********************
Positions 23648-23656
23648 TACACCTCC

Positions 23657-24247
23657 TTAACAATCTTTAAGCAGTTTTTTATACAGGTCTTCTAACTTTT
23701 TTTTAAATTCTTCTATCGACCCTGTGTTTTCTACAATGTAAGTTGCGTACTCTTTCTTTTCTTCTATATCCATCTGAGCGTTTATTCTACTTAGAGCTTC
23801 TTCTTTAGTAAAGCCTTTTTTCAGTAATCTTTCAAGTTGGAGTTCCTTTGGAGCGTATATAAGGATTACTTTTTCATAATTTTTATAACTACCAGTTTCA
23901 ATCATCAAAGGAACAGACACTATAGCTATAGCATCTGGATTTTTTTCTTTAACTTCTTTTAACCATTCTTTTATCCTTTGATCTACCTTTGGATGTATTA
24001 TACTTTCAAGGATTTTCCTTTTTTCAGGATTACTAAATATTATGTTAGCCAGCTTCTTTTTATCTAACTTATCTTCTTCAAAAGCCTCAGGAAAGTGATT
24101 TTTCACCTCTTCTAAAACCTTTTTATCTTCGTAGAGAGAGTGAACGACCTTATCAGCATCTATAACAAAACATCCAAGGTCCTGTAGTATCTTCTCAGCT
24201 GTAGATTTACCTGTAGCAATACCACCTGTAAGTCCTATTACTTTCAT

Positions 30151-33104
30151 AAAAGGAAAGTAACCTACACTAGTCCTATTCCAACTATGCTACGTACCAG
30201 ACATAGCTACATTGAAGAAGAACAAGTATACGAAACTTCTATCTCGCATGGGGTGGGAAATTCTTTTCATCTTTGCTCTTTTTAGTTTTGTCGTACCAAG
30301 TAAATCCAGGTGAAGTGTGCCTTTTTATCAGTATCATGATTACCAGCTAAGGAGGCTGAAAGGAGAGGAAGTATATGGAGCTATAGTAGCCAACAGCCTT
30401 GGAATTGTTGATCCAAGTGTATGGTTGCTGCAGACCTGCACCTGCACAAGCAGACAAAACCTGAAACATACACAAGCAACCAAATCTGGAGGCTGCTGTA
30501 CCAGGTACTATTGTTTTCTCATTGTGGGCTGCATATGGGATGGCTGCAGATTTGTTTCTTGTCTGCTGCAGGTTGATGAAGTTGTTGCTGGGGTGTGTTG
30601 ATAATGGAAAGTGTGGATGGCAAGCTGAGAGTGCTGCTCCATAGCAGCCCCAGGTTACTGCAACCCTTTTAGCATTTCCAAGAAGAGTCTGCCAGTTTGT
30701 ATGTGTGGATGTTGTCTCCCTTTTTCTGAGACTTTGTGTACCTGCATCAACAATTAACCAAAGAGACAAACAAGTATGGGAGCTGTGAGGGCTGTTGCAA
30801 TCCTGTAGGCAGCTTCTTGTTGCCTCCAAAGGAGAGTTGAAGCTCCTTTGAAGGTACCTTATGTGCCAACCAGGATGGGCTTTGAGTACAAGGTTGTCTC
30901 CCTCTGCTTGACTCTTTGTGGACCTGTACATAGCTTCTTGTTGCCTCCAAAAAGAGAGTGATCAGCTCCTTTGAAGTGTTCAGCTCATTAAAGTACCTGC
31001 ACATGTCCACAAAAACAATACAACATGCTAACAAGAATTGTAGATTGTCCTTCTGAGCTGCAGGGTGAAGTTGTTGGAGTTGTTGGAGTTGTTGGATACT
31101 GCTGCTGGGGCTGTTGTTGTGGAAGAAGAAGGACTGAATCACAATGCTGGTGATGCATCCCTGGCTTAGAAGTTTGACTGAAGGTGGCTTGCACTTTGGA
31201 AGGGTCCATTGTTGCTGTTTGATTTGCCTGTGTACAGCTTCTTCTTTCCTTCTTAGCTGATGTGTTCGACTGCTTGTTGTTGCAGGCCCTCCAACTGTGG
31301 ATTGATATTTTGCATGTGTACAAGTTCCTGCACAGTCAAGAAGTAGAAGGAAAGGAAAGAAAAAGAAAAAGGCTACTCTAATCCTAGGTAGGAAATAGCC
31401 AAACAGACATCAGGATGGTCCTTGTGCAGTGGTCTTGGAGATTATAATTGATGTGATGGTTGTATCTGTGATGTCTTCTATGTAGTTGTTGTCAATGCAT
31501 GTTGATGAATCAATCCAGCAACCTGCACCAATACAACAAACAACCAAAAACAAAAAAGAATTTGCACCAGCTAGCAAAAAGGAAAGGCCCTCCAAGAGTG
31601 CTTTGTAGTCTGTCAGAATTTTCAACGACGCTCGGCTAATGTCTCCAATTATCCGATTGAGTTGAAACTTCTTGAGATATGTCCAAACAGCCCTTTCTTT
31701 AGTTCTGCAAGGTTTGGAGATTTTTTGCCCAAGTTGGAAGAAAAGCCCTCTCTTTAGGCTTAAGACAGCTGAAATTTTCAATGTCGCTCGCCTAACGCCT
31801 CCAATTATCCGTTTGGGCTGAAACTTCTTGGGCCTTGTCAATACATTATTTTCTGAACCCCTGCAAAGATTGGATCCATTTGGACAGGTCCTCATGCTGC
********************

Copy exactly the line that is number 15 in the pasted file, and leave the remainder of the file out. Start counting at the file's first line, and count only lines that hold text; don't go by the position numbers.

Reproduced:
30401 GGAATTGTTGATCCAAGTGTATGGTTGCTGCAGACCTGCACCTGCACAAGCAGACAAAACCTGAAACATACACAAGCAACCAAATCTGGAGGCTGCTGTA